Electronic Data Systems Corp is very close to acquiring an Italian software and information services company with revenues in excess of $100m, said Robert McCashin, corporate vice-president and director for EDS Southern Europe, in an interview. The aim is to expand its business in Italy this year four- or five-fold, he said. Through one acquisition […]
Electronic Data Systems Corp is very close to acquiring an Italian software and information services company with revenues in excess of $100m, said Robert McCashin, corporate vice-president and director for EDS Southern Europe, in an interview. The aim is to expand its business in Italy this year four- or five-fold, he said. Through one acquisition or a combination of acquisitions, I would like to be in excess of $100m in revenue in Italy when we go into next year, but that will only happen if we find the right match. The company we are very close with is in excess of $100m, McCashin said. But we are looking at others too; there are lots of candidates out there and we need to conclude something this year. Although no exact figures on EDS’ Italian revenues in 1992 were available, an EDS spokesman estimated them to be $20m, most of which are General Motors Corp-related. While Finsiel SpA, Italy’s leading software and services company whose business depends heavily on the Italian government, is much larger than $100m, it could be a candidate, McCashin acknowledged. If the government is going more and more toward privatisation, [acquiring Finsiel] shouldn’t be a problem, he noted. Finsiel reported 1991 revenues of $1,020m. McCashin, who is relocating to Europe as part of last November’s corporate reorganisation that placed three vice-presidents in charge of European operations, says he is authorised to spend up to $10m without consulting the company’s finance committee. 1993 could hold several acquisitions for EDS Europe, as Jacques Tordjman, president of EDS-GFI, EDS’s French subsidiary, said yesterday that EDS-GFI intends to relaunch its acquisitions activity in France this year. It wants to be among the top three software-systems integration houses in France by the end of 1994, where it is among the top five today, Tordjman said. In reporting EDS-GFI’s 1992 revenues of $342m, 25% of EDS’s European business of $1,370m, Tordjman indicated the company is particularly interested in acquiring telecommunications expertise. Our clients are asking more and more for us to integrate their telecommunications infrastructure into their information systems, he noted.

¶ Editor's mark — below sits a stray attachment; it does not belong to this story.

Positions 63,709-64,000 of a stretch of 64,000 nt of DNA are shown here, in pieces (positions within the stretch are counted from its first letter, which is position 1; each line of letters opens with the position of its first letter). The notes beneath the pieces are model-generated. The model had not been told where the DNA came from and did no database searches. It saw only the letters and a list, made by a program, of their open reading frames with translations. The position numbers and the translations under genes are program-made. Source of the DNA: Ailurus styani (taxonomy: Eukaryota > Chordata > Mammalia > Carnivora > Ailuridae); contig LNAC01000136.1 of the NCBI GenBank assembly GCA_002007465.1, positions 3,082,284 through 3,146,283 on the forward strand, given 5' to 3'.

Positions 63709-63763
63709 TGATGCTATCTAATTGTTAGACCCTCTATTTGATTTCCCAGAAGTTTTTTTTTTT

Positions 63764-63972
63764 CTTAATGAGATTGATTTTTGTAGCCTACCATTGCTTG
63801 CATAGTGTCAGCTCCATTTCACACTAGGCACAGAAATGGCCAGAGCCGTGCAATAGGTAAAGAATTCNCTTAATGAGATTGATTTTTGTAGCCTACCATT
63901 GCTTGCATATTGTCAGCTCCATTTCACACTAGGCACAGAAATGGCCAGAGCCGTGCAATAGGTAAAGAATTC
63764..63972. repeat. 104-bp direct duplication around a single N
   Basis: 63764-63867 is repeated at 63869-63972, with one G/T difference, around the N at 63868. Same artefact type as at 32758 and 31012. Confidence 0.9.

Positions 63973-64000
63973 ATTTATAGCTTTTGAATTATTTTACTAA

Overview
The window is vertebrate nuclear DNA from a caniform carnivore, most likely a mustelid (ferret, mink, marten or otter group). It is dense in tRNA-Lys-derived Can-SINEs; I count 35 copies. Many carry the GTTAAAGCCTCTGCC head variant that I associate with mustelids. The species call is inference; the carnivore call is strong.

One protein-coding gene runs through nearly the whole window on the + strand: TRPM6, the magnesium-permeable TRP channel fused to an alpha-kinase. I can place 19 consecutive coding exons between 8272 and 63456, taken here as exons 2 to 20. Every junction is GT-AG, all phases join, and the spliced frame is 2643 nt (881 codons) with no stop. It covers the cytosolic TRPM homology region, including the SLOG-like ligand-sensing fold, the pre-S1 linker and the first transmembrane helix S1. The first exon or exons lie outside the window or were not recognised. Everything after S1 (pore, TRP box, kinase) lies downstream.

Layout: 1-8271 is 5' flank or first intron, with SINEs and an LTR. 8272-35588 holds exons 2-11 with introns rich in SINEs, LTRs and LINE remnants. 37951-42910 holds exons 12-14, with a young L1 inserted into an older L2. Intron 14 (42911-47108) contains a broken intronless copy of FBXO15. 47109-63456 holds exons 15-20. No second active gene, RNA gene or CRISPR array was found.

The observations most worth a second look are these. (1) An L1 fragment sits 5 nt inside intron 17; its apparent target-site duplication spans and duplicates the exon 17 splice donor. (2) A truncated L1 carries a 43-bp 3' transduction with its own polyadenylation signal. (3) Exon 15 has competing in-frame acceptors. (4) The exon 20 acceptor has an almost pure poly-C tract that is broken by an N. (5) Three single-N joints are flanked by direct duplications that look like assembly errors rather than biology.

Within the next five years, Tordjman said, EDS wants its European revenue to comprise one third of its total. He said the French subsidiary was profitable but declined to give a figure. It’s not yet up to the standard of EDS, of 12% (of revenue) pre-tax, but we aim to get there within the next few years. For 1993, I think we will be able to increase net profit by three or four points, Tordjman said. EDS-GFI’s revenue was up 7.7%. He expects to sign a facilities management contract within a few weeks that is bigger than the $53m seven-year contract it signed with Mory-TNTE in December. In total, EDS-GFI signed $150m of facilities contracts in 1992. Facilities management contracts in France are beginning to become contracts in which the client decides to hand over the complete information system, he noted. EDS/GFI’s 1992 revenues derived 51% from facilities and systems management, up 7%, 32% from engineering and systems integration, up 6%, and 17% from software products, up 14%. Tordjman expects software products to grow faster this year than engineering and systems integration, but he would like to maintain the same division of revenue for the next few years. By industrial sector, EDS/GFI earns most of its revenue from manufacturing (39%), followed by distribution (23%), banking and finance (21%), energy (10%) and public administration (7%). While EDS/GFI boasts expertise in six different hardware environments – IBM Corp, Digital Equipment Corp, Hewlett-Packard Co, Compagnie des Machines Bull SA, Unisys Corp and Tandem Computers Inc, 58% of its revenue comes from contracts involving IBM systems. Tordjman noted that 9% of business came from IBM AS/400 systems, up from nothing only a couple of years ago. Work on Bull kit comprised 23% of revenues, followed by 10% for DEC-HP-Unisys-Tandem systems, 9% for open systems – heterogeneous,